Joe started at WBEZ in 2002 as a volunteer, then as an intern. Following that, he produced music shows, talk programming segments and weekend specials. He produced music and art segments, and worked with contributors for our former morning show, Eight Forty-Eight. Later, he worked on our midday talk programs, The Morning Shift and The Afternoon Shift, where he produced live music, film, technology and culture segments. Joe also provides production and editorial assistance to Filmspotting, a radio version of the popular weekly film discussion podcast that airs Friday and Saturday nights on WBEZ. Prior to joining WBEZ, Joe was station manager and music director at Triton College’s radio station, WRRG 88.9 FM, where he also taught radio.
Stories by Joe DeCeault
About 30 years ago, a run-down bowling alley hosted its first few punk shows. Then, for a little over a decade it became the all-ages heart of Chicago’s indie scene.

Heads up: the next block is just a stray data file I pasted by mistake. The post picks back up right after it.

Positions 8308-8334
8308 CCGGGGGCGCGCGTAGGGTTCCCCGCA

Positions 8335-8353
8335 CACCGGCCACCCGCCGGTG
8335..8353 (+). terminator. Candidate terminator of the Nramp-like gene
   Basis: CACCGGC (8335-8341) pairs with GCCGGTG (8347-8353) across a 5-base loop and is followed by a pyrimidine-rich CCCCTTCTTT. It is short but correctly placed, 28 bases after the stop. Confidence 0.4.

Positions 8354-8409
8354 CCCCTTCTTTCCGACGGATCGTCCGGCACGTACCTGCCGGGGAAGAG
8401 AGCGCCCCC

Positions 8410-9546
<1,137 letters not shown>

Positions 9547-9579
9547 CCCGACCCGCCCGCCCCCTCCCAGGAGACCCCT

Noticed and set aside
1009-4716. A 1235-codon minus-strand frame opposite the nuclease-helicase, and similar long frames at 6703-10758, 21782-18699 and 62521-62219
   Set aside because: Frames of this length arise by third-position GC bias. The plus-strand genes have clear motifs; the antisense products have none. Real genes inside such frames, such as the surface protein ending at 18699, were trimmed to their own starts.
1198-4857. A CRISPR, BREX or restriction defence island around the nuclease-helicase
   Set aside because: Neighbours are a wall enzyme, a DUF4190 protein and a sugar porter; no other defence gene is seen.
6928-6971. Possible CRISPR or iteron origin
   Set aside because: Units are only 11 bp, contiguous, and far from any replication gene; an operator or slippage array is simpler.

In the 1960s and ’70s, martial arts schools in Chicago were locked in bloody rivalries. The man at their center was known as Count Dante.
In honor of our 10th anniversary, we reflect on Curious City’s origins — and some of the lessons we’ve learned over the years.
Behind the outsized characters and good-versus-evil narratives, promoters used TV and strongarm business deals to put Chicago on the map.
The haunting of Munger Road in Illinois involves a bus accident and tiny hand prints of children. But where did the story come from?
Diferentes artistas han pintado una serie de murales en las puertas de la calle 18, inspirados en el clásico juego de la Lotería.
Different artists have painted a series of murals on doors along 18th Street, inspired by the classic Lotería game.
In anticipation of music venues returning to full capacity crowds, we asked four Chicago artists what songs we should be listening to.
A Chicago psychiatrist misses being able to observe her patients in person — their appearance, their body language, their demeanor.
Safia Rashid says farming helps connect her and her community to their African American heritage. A pandemic can’t take that away.